Survey valuation lower than offer, what to do?
So you saw a lot of properties, found one you wanted to buy, made an offer that was acceptable to the seller but now your surveyor is claiming its not worth the value you offered? Well, this 'down valuation' (as its known) is pretty common.
I'll explain why it happens and what you can do about it.
OK, So you went out there and did your viewings. You're not crazy, you saw what you could get for your money and where and that's why you made the offer you did. So how come the surveyor can't see what you saw?
There are a number of reasons:
- Firstly - the rising market. If prices are rising particularly fast at the moment a surveyor may not be keeping up. You'll know this if you have been looking for a while but not all surveyors are full time or from your area or have valued that type of property much recently. Yes, you might know your local market for your property type better than the surveyor.
- Secondly - the falling market. Other way round really. Yes, your property might be worth £200,000 now but the surveyor thinks it will be worth £180,000 within weeks or months. The surveyor is usually acting for the bank or lender (if you are getting a mortgage) and the bank or lender wants to know that they can get their money back if you run into financial trouble. So the surveyor is factoring in time with the valuation to protect the lender.
- Thirdly - the out of town surveyor. A lender can use surveyors from outside the area where you are buying. Sometimes simply because they are available and nobody local is or because they can be cheaper and the lender is trying to trim costs at their end - especially true of paying a surveyor in a rural area to carry out a valuation in an urban neighbourhood. These surveyors are just not used to the prices in your location and, quite frankly, can't believe their eyes.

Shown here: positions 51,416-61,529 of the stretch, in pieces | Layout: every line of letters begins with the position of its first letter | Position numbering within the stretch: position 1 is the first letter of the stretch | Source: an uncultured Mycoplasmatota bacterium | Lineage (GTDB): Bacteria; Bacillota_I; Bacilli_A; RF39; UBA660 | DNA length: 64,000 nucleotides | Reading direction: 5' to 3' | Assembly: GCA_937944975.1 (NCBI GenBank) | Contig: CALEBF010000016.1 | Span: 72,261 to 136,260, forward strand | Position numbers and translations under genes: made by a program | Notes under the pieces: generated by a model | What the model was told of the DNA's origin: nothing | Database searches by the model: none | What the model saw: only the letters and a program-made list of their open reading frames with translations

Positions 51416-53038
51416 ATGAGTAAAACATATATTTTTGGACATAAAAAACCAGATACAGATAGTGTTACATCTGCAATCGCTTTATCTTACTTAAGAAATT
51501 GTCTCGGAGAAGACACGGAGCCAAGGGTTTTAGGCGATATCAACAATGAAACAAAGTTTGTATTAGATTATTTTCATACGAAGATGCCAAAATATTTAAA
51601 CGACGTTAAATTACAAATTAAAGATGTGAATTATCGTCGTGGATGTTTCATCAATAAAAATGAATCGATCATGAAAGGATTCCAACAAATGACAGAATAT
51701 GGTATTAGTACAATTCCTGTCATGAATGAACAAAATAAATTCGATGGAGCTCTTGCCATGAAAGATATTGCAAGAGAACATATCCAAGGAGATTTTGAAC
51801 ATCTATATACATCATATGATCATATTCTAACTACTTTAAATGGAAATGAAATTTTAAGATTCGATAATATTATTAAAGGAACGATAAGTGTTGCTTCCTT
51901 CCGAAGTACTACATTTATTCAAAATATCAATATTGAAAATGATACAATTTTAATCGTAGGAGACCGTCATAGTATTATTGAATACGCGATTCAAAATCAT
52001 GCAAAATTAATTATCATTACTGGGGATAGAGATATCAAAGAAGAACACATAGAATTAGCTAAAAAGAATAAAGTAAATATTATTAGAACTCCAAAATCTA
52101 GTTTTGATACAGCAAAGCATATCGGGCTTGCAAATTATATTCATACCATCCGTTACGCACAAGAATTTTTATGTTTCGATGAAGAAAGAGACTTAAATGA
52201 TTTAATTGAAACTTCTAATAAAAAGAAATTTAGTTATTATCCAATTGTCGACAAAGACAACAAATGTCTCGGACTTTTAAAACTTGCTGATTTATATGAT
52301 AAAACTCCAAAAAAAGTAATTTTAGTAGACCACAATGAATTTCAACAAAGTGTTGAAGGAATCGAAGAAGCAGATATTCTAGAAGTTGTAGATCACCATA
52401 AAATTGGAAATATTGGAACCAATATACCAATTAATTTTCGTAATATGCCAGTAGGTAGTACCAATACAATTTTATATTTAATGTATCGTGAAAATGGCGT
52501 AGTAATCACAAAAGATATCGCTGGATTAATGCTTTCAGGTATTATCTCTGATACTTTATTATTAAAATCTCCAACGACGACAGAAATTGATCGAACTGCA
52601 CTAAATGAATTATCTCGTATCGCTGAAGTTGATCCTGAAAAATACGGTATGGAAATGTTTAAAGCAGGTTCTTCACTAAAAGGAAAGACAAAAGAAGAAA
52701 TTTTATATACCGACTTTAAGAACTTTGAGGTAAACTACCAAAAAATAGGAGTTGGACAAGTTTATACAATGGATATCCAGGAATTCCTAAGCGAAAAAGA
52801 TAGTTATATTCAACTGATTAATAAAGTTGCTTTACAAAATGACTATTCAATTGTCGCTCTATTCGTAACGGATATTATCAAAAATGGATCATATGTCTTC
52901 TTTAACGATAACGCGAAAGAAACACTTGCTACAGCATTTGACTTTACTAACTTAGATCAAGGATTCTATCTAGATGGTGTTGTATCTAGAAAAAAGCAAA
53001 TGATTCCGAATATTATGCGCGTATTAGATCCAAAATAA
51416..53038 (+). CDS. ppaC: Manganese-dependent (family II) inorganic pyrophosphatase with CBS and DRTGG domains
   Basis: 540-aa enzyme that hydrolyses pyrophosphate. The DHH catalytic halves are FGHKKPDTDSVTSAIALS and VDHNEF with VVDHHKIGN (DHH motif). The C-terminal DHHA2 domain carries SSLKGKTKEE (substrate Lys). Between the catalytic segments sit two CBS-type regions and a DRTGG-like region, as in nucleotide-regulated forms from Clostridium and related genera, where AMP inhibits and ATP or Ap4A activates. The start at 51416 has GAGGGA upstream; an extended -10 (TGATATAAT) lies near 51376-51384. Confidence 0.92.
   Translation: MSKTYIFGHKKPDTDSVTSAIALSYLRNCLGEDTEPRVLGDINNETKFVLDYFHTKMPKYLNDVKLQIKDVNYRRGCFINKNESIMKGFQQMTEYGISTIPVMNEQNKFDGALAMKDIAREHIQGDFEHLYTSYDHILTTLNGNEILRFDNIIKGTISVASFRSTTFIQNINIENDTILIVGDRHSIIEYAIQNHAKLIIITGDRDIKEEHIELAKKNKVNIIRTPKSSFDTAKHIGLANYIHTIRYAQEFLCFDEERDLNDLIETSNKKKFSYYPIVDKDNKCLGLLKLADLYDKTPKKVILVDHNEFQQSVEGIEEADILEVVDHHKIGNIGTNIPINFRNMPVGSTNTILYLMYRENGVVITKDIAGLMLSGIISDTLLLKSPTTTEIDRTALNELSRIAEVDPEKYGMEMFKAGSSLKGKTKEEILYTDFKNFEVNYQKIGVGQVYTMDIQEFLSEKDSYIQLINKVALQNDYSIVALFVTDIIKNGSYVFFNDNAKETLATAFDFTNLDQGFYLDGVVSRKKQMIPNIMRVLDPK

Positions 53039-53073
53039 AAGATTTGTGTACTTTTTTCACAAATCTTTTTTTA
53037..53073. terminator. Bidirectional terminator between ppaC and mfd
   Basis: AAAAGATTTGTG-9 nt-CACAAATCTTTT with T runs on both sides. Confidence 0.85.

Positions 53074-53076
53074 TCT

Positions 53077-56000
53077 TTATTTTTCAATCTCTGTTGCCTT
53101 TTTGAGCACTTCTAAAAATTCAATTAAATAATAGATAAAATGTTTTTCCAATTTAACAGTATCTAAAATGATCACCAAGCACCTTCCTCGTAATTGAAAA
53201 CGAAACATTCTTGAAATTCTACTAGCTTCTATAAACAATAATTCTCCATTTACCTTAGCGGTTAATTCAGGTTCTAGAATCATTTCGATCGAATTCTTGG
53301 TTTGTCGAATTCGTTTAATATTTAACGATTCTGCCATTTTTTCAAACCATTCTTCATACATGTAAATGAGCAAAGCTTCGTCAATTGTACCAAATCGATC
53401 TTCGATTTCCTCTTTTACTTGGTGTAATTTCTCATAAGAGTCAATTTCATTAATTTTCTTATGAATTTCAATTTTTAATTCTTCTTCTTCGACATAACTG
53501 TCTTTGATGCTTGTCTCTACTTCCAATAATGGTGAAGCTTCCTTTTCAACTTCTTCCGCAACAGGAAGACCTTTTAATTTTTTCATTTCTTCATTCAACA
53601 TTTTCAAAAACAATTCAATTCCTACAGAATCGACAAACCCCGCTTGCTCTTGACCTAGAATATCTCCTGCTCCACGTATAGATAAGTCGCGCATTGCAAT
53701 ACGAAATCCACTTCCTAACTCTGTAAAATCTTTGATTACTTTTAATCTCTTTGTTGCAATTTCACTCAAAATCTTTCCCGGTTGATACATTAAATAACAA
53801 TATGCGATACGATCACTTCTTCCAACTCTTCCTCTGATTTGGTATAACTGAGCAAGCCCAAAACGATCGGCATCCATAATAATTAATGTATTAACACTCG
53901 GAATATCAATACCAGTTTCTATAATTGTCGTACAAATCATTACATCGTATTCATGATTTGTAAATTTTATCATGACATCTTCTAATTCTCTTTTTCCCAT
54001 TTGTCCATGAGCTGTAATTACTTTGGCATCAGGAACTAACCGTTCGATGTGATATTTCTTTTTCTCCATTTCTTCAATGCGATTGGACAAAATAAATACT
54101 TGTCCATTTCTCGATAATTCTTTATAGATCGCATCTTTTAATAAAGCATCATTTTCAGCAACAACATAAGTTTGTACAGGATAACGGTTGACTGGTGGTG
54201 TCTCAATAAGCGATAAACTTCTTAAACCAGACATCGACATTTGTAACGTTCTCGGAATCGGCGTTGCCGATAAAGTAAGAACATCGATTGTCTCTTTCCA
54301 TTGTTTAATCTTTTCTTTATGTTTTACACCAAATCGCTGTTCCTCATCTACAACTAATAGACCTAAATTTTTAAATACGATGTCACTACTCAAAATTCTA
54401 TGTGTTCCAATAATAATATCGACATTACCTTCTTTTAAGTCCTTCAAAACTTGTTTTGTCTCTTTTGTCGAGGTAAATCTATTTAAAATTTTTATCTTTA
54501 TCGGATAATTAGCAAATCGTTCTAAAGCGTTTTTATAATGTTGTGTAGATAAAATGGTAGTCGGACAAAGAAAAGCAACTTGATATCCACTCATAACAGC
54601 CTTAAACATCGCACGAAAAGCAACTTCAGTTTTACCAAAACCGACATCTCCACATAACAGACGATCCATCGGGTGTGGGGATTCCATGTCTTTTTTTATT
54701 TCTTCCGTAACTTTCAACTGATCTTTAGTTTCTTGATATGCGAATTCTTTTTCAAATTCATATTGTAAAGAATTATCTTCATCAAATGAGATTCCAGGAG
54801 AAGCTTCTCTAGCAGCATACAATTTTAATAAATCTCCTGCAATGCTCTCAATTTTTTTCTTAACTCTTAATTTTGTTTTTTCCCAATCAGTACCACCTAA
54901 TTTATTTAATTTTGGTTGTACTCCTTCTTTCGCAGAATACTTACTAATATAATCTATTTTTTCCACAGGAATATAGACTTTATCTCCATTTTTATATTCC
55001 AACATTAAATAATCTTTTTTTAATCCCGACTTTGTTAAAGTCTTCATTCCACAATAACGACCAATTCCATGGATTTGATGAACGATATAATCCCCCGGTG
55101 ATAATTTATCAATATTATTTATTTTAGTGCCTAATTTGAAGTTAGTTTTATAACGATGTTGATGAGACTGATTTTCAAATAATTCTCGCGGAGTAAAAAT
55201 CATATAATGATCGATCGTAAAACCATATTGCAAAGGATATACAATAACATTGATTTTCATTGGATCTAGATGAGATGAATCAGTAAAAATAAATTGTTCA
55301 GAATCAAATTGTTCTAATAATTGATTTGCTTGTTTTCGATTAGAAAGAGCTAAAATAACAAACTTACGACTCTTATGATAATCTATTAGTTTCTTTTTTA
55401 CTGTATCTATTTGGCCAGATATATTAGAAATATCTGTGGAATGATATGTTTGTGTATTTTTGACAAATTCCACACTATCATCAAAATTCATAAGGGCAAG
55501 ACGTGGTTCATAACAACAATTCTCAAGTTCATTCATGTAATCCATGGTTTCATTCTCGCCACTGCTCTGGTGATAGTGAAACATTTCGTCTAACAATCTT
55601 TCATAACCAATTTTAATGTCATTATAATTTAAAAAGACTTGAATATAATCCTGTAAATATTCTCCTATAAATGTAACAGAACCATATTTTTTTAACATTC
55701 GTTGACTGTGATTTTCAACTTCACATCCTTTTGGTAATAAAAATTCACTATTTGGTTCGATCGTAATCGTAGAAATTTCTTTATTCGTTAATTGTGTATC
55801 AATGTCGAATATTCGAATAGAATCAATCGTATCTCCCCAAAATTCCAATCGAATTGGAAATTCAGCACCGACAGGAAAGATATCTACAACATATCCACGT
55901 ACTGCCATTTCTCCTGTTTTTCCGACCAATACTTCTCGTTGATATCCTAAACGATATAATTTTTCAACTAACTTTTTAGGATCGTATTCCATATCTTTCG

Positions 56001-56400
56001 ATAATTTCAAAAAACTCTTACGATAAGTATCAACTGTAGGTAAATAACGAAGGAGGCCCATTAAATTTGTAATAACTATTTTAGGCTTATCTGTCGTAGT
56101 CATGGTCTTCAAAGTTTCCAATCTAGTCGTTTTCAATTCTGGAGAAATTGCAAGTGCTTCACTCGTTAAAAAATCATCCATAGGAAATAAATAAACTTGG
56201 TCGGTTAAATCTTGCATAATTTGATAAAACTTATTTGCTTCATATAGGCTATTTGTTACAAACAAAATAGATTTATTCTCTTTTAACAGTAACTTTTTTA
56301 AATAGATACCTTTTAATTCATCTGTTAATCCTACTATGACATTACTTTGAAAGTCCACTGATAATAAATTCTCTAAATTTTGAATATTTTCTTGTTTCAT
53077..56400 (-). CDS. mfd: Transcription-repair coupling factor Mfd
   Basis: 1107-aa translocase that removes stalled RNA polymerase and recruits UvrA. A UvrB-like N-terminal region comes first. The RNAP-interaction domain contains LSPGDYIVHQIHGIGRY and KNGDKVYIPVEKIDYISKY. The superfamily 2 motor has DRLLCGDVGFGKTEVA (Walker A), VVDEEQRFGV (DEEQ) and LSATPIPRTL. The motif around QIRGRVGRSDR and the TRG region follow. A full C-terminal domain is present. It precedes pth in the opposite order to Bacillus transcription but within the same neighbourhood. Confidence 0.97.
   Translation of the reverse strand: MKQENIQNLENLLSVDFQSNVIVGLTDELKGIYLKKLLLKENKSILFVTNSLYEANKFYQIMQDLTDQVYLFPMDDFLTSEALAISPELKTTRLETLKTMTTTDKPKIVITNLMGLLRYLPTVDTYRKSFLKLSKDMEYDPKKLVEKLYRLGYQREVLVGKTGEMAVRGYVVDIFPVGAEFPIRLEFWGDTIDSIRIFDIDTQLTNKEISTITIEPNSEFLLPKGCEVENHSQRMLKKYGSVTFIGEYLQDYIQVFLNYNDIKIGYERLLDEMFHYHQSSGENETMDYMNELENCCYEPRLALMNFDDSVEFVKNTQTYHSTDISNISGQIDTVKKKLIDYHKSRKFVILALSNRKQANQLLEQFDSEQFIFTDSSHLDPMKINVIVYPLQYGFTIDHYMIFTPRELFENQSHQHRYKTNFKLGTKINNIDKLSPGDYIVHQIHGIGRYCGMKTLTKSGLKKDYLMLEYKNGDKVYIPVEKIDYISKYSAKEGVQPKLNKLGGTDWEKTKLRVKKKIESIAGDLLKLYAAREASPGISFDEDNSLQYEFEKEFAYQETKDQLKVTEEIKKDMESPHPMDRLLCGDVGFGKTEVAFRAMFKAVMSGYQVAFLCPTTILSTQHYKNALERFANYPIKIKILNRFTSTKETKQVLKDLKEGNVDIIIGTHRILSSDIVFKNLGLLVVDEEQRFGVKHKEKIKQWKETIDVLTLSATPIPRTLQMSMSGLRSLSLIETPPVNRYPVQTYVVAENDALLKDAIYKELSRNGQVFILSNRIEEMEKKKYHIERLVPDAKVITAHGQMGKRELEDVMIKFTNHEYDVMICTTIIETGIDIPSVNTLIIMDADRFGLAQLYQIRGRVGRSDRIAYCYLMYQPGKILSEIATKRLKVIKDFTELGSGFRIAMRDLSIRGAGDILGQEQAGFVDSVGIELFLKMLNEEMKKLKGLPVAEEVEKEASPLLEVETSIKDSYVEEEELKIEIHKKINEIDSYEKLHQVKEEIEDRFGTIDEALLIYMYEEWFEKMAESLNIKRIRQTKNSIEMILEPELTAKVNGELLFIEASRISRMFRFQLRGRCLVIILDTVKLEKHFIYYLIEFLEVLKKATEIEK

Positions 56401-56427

I remember for a while the Woolwich was really bad, using out of town surveyors all the time. They'd announced they were trying to cut costs and cheap surveyors from somewhere way out where was part of it. You just knew when a Woolwich surveyor turned up to value a city property the first thing he would do was complain about all the traffic and how hard it was to park. Then he would take one look at the property details and say something like, "What! In my village you could get something like this for a third of the price!" and two days later, hey presto, a down valuation.
What to do about down valuations
First, be confident. You know what the property is worth because you've seen a lot of properties like it and you know what sells for what. If you pull out of this purchase and offer on something else either the same thing is going to happen again or you are going to get a switched on surveyor and everything will go through fine. Its all just a complete waste of time and money for nothing.
Second, appeal the decision. All surveys have an appeals procedure so use it but this time get smart as I'll show you now.
A surveyor comes to a valuation figure by finding out what else which is similar has sold in the area and by sold I mean contracts have exchanged or the sale has completed. These sales are known as 'comparables' although in the industry we often refer to them simply as 'comps'.